An increasingly nasty fight over bills to stop online piracy has gripped the attention of Google’s outside lobbyists. But there’s something else worth watching, too.
In some cases, the tech giant’s contract firms also represent groups or companies that don’t see the piracy bills the same way.
While they aren’t lobbying both sides of the same measure, some K Streeters do have clients that disagree on the Stop Online Piracy Act or the Protect IP Act — two bills that Google has told Congress in a letter “would expose law-abiding U.S. Internet and technology companies to new uncertain liabilities, private rights of action, and technology mandates that would require monitoring of web sites.”
Google’s side also has said the bills could lead to online censorship, but content providers and other SOPA supporters say legislation is needed to crack down on websites that hawk pirated goods.
In one case, according to lobbying disclosures filed with Congress, the high-tech lobbying boutique Franklin Square Group represents Google and the pro-SOPA Entertainment Software Association, the video game lobby. Franklin Square declined comment, and the ESA did not respond to an inquiry for comment.
“All of our lobbying activities are filed in compliance with lobbying disclosure laws and are public information,” Google spokeswoman Samantha Smith said in an email.
Another outside firm for Google, the large law and lobbying shop Akin Gump Strauss Hauer & Feld, does work for the Motion Picture Association of America, which backs SOPA.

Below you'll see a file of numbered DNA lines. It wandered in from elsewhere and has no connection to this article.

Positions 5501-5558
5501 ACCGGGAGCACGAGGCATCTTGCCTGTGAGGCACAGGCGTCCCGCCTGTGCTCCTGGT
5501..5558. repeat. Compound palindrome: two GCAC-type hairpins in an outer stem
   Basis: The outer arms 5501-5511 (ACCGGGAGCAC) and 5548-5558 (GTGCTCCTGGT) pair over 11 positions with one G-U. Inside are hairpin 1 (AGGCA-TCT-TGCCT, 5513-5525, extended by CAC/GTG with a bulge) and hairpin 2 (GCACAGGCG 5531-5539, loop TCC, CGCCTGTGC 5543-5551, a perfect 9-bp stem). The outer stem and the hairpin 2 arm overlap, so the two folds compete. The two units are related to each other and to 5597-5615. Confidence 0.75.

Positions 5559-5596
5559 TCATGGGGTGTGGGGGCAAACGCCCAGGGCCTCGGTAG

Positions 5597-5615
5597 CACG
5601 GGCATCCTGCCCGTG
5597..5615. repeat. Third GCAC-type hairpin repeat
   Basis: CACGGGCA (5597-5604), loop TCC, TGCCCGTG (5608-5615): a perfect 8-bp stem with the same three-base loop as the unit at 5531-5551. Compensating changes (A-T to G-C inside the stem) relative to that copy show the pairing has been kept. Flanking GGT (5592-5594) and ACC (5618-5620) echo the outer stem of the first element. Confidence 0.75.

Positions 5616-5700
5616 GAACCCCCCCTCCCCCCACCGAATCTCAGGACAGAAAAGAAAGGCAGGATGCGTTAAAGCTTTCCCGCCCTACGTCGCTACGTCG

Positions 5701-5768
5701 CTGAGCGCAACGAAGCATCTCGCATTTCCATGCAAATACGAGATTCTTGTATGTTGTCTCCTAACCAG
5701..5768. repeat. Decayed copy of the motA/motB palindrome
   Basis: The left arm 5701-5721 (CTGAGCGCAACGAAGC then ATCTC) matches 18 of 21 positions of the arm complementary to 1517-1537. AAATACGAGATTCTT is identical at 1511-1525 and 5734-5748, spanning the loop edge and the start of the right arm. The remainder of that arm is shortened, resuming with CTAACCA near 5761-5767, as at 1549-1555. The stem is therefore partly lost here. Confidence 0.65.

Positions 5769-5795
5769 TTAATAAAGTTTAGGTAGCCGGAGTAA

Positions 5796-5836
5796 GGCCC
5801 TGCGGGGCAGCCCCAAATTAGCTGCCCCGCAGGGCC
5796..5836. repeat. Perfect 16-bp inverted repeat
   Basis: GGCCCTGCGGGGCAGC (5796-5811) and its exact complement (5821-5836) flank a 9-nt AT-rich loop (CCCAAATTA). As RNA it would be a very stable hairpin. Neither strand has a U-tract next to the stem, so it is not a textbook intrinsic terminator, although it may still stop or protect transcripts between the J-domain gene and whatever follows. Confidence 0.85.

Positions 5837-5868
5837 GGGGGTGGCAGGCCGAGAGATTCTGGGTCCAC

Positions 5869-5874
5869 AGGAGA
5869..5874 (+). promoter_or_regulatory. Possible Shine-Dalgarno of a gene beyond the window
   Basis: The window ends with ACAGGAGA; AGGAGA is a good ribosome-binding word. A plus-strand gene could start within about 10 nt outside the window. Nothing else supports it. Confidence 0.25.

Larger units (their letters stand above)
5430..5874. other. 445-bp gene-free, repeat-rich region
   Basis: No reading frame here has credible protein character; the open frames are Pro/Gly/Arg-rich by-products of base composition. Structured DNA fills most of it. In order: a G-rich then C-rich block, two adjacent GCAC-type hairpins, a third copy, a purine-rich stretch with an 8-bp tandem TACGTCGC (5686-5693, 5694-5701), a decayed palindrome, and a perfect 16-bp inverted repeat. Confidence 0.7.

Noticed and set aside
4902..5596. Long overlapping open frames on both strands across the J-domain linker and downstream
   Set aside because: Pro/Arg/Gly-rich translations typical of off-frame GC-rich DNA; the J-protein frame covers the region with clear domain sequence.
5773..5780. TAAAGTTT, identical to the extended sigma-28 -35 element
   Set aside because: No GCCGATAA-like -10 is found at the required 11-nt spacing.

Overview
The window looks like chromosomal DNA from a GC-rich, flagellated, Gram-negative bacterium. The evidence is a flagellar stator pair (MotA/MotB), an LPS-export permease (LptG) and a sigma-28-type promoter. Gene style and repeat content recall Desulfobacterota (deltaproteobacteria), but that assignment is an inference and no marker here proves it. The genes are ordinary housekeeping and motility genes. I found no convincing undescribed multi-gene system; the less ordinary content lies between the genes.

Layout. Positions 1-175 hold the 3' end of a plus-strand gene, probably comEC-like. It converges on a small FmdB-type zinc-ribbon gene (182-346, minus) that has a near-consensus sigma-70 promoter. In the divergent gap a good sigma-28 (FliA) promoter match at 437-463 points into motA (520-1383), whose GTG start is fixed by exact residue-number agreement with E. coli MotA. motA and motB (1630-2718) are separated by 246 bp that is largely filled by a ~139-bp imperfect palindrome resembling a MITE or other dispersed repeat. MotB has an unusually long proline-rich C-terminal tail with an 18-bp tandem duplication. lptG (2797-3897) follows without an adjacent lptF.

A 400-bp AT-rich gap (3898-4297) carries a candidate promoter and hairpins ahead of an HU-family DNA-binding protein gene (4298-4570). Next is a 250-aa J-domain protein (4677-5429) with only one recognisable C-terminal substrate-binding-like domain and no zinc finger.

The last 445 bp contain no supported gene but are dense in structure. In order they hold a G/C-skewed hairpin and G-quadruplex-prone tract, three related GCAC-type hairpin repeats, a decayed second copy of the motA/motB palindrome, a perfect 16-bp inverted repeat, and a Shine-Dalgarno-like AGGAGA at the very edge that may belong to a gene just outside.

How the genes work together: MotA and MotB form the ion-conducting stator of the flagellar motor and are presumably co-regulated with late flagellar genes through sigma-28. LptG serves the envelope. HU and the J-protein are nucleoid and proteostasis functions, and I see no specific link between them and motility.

McBee Strategic Consulting also counts Google and Time Warner, which some grass-roots advocates have boycotted for the company’s support of SOPA, as clients.
Lobbyists say that such arrangements usually include “Chinese firewalls” between the clients.
There’s a PAC for That
Attention lobbyists: Are you fiscally conservative and socially liberal? Well, there’s a PAC for that — almost.
Michael Barron, a retired executive from Pepco and Atlantic Energy, is behind a new political action committee dubbed the New Independent Party, which he said would “create a magnet to pull politics toward the center.”
The PAC does not intend to run its own third-party candidates — “at least not initially,” according to its website at newindependentparty.com — nor does it plan to act as a “shadow group for one or the other of the political parties,” Barron said.
“It’s basically organized as a super PAC with a centrist political agenda for folks who are fiscally conservative, economically conservative and socially liberal or progressive or libertarian,” he explained. “There’s a big focus in the platform on questions of tax policy, on health care policy, on Social Security, on the major entitlement programs — the things that are central to the budget and deficit debates that are going on.”
He said the organization is still working out the specifics on the issues and is actively trying to recruit members for its board of governors. The goal is to reach 100,000 members.
The impetus behind the new group, Barron added, was a “feeling that the two major political parties had become so polarized that action to deal with important national issues didn’t seem to be happening.”
He added: “We basically want to educate people around what we believe are reasonable centrist solutions to major political issues.”
Vice President Joe Biden waits to conduct a mock swearing-in ceremony with Sen. Brian Schatz, D-Hawaii, in the Capitol's Old Senate Chamber, December 2, 2014. Schatz was sworn in to serve the remainder of his term since he was appointed to the seat after Sen. Daniel Inouye, D-Hawaii, passed away.